Data for decision-making around online teaching
Along with all of our colleagues around Australia and the world, the chemists at Deakin had to rapidly transition to online delivery and assessment during our first trimester in 2020 after 2 weeks of class. We are very fortunate to work at an institution that is flexible and well-equipped with technology, so many aspects of the transition were seamless.
Second and third year units adopted the common approach of recording videos of their usual practical activities and having students complete their usual worksheets and reports, with live online consultation sessions replacing face to face practicals. Lectures and tutorials for these smaller classes were moved to BbCollaborate, and students had little feedback except appreciation of our efforts. A big effort was made to generate multiple equivalent versions of exam questions, with students uploading photos of their handwritten answers within a short time limit, which we are confident limited cheating. Overall results were similar to previous years.
My main effort was in the extremely large introductory chemistry unit. Our lecture theatres are equipped with Echo360 technology, which was already being used to offer live streams and recordings to students who could not attend in person prior to the shutdown. Our in-class polling system is online, so could be continued unchanged without students in the room. Combining this delivery with a live chat function, we found that many students actually engaged more through the remote sessions because they did not have to be confident to ask a question through the chat. Responses to polls were at the same level as the previous year. Results show that engagement in the in-class polls had the same impact on student outcomes as in previous years. Student feedback was positive for this form of lecture delivery.
We developed and implemented home practicals using ordinary household items. Together with structured worksheets, we are confident that these activities had a positive impact on student engagement and learning. While the home practicals are considered suitable at the first year level, they are not adequate for higher level study and some face to face practicals are necessary for students to become acquainted with the equipment and hazards of a chemical laboratory. Practical considerations such as timetabling are also relevant, because home practicals do not require space and specific times.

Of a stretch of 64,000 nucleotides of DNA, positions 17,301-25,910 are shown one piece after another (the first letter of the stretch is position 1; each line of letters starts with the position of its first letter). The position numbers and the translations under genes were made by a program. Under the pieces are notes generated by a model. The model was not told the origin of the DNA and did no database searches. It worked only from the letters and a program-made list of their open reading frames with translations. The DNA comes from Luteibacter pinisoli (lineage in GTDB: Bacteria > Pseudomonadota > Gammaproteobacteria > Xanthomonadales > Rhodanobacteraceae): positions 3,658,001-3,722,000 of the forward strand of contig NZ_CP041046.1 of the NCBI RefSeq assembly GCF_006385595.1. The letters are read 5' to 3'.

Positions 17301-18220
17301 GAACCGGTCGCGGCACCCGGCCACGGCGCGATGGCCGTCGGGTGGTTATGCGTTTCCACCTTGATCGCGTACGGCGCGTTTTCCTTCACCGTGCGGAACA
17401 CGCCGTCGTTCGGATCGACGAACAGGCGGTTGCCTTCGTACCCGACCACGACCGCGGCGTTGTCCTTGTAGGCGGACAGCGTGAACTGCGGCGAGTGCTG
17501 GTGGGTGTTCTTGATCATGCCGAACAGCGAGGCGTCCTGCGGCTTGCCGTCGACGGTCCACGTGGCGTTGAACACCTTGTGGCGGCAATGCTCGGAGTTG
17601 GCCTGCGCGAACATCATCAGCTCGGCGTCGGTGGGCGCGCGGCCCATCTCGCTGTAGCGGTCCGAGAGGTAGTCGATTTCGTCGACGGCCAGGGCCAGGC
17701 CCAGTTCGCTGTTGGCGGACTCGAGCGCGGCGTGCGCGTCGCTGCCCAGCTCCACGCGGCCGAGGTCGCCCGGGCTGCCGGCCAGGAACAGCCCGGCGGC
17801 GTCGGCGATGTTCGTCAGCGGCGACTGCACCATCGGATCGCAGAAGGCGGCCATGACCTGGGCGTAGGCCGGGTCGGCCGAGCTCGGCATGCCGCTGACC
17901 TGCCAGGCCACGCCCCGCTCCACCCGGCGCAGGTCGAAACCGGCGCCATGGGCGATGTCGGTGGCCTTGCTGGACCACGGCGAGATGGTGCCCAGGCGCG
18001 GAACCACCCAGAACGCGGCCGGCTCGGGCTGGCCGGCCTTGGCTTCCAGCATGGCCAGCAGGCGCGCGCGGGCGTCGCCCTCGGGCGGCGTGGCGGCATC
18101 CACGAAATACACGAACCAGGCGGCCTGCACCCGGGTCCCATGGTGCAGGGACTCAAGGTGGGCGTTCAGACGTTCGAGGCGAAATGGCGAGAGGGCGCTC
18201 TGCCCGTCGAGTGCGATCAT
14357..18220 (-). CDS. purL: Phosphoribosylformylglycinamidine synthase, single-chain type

The most important data comes from the direct comparison of students who attended face to face practicals prior to the shutdown, with those who were given videos of those same experiments and the same worksheet to complete in a similar time frame. A mean 0.9/10 decrease in score was observed for the latter group, indicating that something about the support or learning in the laboratory environment was not adequately replicated online.
In common with our later year units, the final exam was run as an open book, timed quiz with handwritten answers and each student receiving a unique exam from question pools for each question. Cheating was minimal but we have evidence that some students used Google for some responses, leading to characteristic wrong answers. We are still analysing this data; interestingly, historically a bimodal distribution has been observed for the final exam, but in 2020 a normal distribution was found.
Tutorials were moved onto BbCollaborate, and our data shows that of all the transitions to online delivery, this change resulted in the only decrease in impact of engagement compared to face to face tutorials. Previously, each tutorial attended led to an average 2.7/100 increase in final score, whereas in 2020 the increase per tutorial was only 1.8.
Our careful data analysis from this extremely large class has led to evidence that in some cases supports and in other cases challenges our assumptions about student learning and engagement. Such evidence is required, rather than emotions, when decisions are being made about future teaching and assessment approaches.